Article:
The mayors of New Haven and Hamden came together Wednesday to speak out against the distribution of antisemitic flyers in those communities.
New Haven Mayor Justin Elicker and Hamden Mayor Lauren Garrett gathered with residents and community leaders on the New Haven Green to discuss how the municipalities are the latest in Connecticut targeted by antisemitic and racist propaganda.
The flyers appear to be distributed by the same group that committed a similar act in Stamford in March.
Paul Wessel, who lives in New Haven, attended the event to speak out against hate after discovering a flyer.
“A couple days ago, I walked out in front of my house and found what I thought was some garbage, a plastic bag. And it turned out to be the flyer that we’ve all been talking about,” Wessel said.
The flyer made references to a belief long disproven by professional historians, that Jews predominately made up the population of those who owned enslaved people in the United States.
The flyers were discovered after the Anti-Defamation League recently announced antisemitic acts doubled statewide in 2022.
New Haven Assistant Police Chief Bertram Ettienne said the flyers found across the city were packaged the same way.
“They were in various locations throughout the city in New Haven. One of the bags was in a clear plastic Ziploc bag with three rocks in it with the letters inside the bag,” Ettienne said.
The description closely matches flyers found in Stamford. Stamford Mayor Caroline Simmons’ Special Assistant Lauren Meyer confirmed the flyers have the same contact information.
“The email on the flyer matches the flyers that were distributed in Stamford, though the flyer content is different,” Meyer said.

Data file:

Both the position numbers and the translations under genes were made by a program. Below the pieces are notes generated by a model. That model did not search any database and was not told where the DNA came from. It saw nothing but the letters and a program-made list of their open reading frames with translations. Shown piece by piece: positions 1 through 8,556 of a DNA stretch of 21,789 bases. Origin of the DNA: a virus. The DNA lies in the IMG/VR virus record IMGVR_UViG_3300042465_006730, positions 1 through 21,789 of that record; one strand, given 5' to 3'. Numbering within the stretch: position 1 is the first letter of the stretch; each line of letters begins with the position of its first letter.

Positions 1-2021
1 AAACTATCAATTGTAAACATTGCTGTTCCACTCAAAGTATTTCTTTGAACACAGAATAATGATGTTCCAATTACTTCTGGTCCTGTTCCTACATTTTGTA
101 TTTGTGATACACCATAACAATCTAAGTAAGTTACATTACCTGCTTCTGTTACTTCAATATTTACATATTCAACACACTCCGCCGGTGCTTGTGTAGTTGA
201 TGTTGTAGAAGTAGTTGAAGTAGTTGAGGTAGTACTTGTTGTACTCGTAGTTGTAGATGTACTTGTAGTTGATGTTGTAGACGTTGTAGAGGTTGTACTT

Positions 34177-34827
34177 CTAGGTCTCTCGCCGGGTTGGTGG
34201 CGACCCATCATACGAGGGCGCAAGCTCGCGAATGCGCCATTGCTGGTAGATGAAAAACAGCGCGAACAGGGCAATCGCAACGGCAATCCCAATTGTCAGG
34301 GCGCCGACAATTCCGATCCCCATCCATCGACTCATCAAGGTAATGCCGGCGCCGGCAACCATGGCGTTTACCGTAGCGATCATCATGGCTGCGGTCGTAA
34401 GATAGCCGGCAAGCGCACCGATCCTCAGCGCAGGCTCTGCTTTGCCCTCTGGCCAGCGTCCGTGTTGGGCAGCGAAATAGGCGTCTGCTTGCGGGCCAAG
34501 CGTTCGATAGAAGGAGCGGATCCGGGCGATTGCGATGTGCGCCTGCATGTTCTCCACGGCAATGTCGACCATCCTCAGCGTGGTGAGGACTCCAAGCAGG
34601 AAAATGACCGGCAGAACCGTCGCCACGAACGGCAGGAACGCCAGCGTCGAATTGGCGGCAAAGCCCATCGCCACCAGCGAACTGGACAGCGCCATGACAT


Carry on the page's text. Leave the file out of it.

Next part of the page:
Elicker says most of the flyers were found in Hamden, and two were found in New Haven. Garrett said the flyers are meant to frighten people and called on residents to report any similar flyers to the police.
Garrett said whoever did this is a coward.
“It is hurtful to people to walk out of their door and see this kind of crap in front of their door in front of their house, and to not know where it came from, to not know the coward who does stuff like this,” Garrett said.
Residents from New Haven and Hamden banded together to condemn bigotry.
Several religious leaders from different denominations spoke out.
Rabbi Brian Immerman, with the Congregation Mishkan Israel in Hamden, said a Jewish resident found a flyer and called him after calling the police and the Anti-Defamation League. The woman said she didn’t know why she called him.
But Immerman said he knew why.
“She needed me to tell her that she is not alone,” he said. “And she’s not alone.”
This story was originally published April 5, 2023, by Connecticut Public.